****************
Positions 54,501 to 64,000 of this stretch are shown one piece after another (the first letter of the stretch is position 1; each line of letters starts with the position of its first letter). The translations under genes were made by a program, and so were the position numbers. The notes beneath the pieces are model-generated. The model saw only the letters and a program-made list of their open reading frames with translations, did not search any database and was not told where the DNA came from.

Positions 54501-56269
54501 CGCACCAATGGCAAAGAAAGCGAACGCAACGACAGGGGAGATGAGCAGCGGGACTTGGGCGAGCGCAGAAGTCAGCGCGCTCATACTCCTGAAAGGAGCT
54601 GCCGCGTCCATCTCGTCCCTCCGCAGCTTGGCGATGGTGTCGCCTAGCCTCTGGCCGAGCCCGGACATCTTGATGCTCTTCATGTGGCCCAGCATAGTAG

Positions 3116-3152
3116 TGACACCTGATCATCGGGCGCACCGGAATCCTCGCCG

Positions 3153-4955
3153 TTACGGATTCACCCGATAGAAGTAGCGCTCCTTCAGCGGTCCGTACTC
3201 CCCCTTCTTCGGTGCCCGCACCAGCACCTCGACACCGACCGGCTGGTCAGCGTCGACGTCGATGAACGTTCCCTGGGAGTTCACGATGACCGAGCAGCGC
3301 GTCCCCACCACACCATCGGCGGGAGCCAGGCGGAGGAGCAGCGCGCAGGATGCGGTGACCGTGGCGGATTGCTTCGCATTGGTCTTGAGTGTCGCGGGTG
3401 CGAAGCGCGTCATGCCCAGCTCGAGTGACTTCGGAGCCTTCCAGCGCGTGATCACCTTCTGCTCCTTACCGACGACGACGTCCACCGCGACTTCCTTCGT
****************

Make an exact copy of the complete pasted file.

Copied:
Positions 54,501 to 64,000 of this stretch are shown one piece after another (the first letter of the stretch is position 1; each line of letters starts with the position of its first letter). The translations under genes were made by a program, and so were the position numbers. The notes beneath the pieces are model-generated. The model saw only the letters and a program-made list of their open reading frames with translations, did not search any database and was not told where the DNA came from.

Positions 54501-56269
54501 CGCACCAATGGCAAAGAAAGCGAACGCAACGACAGGGGAGATGAGCAGCGGGACTTGGGCGAGCGCAGAAGTCAGCGCGCTCATACTCCTGAAAGGAGCT
54601 GCCGCGTCCATCTCGTCCCTCCGCAGCTTGGCGATGGTGTCGCCTAGCCTCTGGCCGAGCCCGGACATCTTGATGCTCTTCATGTGGCCCAGCATAGTAG

Positions 3116-3152
3116 TGACACCTGATCATCGGGCGCACCGGAATCCTCGCCG

Positions 3153-4955
3153 TTACGGATTCACCCGATAGAAGTAGCGCTCCTTCAGCGGTCCGTACTC
3201 CCCCTTCTTCGGTGCCCGCACCAGCACCTCGACACCGACCGGCTGGTCAGCGTCGACGTCGATGAACGTTCCCTGGGAGTTCACGATGACCGAGCAGCGC
3301 GTCCCCACCACACCATCGGCGGGAGCCAGGCGGAGGAGCAGCGCGCAGGATGCGGTGACCGTGGCGGATTGCTTCGCATTGGTCTTGAGTGTCGCGGGTG
3401 CGAAGCGCGTCATGCCCAGCTCGAGTGACTTCGGAGCCTTCCAGCGCGTGATCACCTTCTGCTCCTTACCGACGACGACGTCCACCGCGACTTCCTTCGT